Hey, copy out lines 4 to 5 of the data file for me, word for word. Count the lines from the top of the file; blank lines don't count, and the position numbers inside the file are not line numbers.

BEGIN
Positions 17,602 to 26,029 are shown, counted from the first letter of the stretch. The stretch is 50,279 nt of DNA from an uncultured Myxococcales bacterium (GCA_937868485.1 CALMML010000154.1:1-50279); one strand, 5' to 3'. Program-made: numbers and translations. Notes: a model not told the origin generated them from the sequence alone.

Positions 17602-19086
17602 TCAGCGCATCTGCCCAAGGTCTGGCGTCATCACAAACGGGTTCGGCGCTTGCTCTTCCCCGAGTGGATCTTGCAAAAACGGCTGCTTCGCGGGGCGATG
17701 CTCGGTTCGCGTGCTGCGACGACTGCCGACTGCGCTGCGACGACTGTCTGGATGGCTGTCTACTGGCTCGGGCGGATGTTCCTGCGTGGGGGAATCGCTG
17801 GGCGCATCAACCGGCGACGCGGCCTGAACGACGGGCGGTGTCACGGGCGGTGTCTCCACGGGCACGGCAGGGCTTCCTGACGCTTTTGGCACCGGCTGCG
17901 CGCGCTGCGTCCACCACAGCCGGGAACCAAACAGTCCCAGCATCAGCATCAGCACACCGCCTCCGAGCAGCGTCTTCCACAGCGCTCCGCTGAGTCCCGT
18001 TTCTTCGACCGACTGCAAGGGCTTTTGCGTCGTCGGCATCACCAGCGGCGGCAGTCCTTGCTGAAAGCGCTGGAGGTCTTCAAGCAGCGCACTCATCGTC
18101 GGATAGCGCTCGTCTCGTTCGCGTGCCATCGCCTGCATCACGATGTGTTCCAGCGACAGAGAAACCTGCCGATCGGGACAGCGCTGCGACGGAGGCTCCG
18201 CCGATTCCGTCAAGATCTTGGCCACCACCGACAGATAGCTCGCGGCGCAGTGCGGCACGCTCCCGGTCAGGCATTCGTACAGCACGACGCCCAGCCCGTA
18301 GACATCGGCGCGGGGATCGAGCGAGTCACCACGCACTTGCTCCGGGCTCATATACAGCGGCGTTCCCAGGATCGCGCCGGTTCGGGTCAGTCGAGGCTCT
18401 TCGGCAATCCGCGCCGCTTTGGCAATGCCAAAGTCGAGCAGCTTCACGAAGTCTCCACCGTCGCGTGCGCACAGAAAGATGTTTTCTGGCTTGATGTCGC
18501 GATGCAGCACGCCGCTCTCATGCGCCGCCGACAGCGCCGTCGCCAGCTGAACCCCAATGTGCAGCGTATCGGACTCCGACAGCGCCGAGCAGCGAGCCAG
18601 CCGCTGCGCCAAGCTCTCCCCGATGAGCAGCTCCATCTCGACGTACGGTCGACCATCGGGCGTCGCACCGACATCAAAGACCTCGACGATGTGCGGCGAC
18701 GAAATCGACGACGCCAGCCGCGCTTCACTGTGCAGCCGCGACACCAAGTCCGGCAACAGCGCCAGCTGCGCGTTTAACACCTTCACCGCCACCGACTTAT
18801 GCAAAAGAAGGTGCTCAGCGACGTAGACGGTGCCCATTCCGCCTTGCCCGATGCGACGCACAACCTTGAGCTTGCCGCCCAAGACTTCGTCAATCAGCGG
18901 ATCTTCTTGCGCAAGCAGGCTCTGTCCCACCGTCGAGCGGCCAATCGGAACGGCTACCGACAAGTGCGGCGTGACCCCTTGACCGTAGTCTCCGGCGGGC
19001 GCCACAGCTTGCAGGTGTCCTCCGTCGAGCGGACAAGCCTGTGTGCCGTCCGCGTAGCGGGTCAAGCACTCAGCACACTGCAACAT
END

17701 CTCGGTTCGCGTGCTGCGACGACTGCCGACTGCGCTGCGACGACTGTCTGGATGGCTGTCTACTGGCTCGGGCGGATGTTCCTGCGTGGGGGAATCGCTG
17801 GGCGCATCAACCGGCGACGCGGCCTGAACGACGGGCGGTGTCACGGGCGGTGTCTCCACGGGCACGGCAGGGCTTCCTGACGCTTTTGGCACCGGCTGCG